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Joseph J. Cione, George H. Bryan, Ronald Dobosy, Jun A. Zhang, Gijs de Boer, Altug Aksoy, Joshua B. Wadler, Evan A. Kalina, Brittany A. Dahl, Kelly Ryan, Jonathan Neuhaus, Ed Dumas, Frank D. Marks, Aaron M. Farber, Terry Hock, and Xiaomin Chen

Abstract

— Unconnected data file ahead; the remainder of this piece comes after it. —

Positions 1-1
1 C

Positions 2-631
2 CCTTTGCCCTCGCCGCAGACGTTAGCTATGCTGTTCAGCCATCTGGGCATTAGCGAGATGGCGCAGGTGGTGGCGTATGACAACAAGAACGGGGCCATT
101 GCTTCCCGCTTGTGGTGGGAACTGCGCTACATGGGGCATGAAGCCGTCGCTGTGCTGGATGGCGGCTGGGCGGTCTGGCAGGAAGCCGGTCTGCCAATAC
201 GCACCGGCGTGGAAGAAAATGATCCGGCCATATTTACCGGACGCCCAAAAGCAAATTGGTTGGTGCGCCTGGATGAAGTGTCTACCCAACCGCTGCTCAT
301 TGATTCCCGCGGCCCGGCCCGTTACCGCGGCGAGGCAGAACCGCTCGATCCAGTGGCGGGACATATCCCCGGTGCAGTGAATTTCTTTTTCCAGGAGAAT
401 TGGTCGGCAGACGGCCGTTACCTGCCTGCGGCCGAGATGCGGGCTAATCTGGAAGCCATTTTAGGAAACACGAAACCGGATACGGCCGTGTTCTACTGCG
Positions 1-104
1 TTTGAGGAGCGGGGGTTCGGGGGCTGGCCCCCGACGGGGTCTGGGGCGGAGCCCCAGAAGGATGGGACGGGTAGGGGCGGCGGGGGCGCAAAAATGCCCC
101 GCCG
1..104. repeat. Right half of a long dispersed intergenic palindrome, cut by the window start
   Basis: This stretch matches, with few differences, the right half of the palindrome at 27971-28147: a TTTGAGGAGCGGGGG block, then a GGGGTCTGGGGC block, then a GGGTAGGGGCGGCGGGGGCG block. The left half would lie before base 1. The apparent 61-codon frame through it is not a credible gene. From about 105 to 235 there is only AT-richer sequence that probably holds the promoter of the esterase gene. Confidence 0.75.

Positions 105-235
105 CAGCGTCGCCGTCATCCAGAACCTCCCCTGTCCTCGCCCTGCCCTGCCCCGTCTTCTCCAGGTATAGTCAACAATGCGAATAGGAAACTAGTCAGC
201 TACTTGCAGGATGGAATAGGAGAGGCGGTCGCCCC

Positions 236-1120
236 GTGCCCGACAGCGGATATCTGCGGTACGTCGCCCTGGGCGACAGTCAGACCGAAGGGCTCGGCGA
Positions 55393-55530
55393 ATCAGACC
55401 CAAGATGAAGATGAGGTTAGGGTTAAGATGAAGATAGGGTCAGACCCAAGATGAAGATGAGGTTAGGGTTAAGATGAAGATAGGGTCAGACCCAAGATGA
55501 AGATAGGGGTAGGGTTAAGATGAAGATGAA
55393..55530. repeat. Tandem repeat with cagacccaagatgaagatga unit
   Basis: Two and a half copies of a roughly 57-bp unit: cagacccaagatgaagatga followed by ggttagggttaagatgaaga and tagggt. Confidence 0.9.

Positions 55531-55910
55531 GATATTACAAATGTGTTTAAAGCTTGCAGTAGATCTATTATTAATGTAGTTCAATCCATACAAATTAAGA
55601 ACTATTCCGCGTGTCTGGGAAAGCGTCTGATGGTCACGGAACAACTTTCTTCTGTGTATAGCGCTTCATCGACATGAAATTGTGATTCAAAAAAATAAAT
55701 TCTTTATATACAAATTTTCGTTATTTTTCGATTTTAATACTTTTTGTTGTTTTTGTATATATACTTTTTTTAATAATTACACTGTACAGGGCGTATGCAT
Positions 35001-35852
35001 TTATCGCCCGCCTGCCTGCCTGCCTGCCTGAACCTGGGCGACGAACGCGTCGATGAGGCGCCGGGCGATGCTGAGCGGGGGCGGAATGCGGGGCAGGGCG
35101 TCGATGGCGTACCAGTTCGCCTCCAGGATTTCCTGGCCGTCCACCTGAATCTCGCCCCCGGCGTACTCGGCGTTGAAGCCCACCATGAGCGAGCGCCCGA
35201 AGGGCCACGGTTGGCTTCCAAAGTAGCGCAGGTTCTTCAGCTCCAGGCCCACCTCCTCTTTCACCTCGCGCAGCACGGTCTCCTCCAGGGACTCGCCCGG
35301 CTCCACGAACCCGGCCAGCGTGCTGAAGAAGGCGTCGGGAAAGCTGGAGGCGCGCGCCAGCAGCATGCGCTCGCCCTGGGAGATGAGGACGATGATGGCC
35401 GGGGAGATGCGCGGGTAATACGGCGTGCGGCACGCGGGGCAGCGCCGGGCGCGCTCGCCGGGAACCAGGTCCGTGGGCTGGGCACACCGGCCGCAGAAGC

Unique data from seven flights of the Coyote small unmanned aircraft system (sUAS) were collected in Hurricanes Maria (2017) and Michael (2018). Using NOAA’s P-3 reconnaissance aircraft as a deployment vehicle, the sUAS collected high-frequency (>1 Hz) measurements in the turbulent boundary layer of hurricane eyewalls, including measurements of wind speed, wind direction, pressure, temperature, moisture, and sea surface temperature, which are valuable for advancing knowledge of hurricane structure and the process of hurricane intensification. This study presents an overview of the sUAS system and preliminary analyses that were enabled by these unique data. Among the most notable results are measurements of turbulence kinetic energy and momentum flux for the first time at low levels (<150 m) in a hurricane eyewall. At higher altitudes and lower wind speeds, where data were collected from previous flights of the NOAA P-3, the Coyote sUAS momentum flux values are encouragingly similar, thus demonstrating the ability of an sUAS to measure important turbulence properties in hurricane boundary layers. Analyses from a large-eddy simulation (LES) are used to place the Coyote measurements into context of the complicated high-wind eyewall region. Thermodynamic data are also used to evaluate the operational HWRF model, showing a cool, dry, and thermodynamically unstable bias near the surface. Preliminary data assimilation experiments also show how sUAS data can be used to improve analyses of storm structure. These results highlight the potential of sUAS operations in hurricanes and suggest opportunities for future work using these promising new observing platforms.